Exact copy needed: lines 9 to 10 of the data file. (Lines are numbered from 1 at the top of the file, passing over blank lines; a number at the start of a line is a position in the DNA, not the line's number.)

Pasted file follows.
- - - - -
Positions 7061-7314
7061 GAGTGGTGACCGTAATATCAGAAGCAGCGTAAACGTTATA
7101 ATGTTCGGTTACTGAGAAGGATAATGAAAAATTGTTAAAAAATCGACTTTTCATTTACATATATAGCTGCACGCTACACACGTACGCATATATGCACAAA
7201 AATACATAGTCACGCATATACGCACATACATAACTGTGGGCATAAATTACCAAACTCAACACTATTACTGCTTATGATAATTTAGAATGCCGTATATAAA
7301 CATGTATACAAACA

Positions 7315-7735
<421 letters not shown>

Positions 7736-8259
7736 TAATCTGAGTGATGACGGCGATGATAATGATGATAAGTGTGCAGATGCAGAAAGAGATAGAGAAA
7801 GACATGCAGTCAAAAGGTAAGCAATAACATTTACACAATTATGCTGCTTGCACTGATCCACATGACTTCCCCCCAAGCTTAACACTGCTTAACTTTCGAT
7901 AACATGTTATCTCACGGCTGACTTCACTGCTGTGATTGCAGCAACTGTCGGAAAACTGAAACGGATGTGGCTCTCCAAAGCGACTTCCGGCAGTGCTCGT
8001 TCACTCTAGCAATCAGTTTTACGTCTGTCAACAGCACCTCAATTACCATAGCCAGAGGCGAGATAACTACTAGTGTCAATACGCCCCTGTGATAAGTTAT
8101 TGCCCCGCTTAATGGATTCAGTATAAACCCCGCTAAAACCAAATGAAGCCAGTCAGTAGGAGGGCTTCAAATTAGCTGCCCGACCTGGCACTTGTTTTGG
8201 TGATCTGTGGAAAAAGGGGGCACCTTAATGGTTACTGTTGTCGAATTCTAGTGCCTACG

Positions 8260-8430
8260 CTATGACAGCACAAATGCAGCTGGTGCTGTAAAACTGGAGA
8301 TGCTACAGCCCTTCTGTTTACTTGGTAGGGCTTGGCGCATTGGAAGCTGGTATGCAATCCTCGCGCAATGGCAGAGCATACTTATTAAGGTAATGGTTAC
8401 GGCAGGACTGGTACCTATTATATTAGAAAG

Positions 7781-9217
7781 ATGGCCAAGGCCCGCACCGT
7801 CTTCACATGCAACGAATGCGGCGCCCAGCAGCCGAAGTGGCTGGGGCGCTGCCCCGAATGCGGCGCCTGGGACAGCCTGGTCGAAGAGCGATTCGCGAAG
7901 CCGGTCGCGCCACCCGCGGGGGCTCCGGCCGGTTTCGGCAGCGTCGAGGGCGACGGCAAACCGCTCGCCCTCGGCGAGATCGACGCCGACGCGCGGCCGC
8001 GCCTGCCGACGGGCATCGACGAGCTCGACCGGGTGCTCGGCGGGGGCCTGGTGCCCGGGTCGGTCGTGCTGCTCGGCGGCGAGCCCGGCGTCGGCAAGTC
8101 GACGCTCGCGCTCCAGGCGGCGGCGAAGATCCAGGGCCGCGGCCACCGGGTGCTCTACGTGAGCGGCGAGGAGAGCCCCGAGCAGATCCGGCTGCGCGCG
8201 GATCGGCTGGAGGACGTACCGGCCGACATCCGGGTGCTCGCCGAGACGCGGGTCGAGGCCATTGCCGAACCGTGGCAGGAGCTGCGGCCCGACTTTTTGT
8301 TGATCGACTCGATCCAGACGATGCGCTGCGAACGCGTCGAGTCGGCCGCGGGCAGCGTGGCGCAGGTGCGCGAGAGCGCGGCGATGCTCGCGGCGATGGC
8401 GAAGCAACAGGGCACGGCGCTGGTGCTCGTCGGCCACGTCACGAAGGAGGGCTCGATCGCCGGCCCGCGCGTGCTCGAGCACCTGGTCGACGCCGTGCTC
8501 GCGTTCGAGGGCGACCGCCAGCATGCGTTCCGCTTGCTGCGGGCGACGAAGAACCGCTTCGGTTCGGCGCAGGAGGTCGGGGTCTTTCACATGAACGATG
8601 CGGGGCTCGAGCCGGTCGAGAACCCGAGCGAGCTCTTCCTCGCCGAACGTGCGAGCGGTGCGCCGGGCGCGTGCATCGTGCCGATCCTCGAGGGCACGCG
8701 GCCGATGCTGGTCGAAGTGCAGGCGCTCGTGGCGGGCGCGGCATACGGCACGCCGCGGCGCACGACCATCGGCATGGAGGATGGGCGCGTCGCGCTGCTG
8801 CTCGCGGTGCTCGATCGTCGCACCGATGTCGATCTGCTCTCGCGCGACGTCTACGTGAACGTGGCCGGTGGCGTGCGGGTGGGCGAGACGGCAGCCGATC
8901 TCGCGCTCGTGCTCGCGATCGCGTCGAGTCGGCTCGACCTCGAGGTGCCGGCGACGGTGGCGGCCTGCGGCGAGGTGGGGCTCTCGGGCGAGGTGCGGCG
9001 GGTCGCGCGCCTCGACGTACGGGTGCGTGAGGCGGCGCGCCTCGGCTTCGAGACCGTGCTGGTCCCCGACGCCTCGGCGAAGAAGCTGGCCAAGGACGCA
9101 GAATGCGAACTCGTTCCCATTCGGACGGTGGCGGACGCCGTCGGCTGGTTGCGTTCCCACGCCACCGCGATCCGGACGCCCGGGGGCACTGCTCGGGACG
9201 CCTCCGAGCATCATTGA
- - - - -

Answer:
7736 TAATCTGAGTGATGACGGCGATGATAATGATGATAAGTGTGCAGATGCAGAAAGAGATAGAGAAA
7801 GACATGCAGTCAAAAGGTAAGCAATAACATTTACACAATTATGCTGCTTGCACTGATCCACATGACTTCCCCCCAAGCTTAACACTGCTTAACTTTCGAT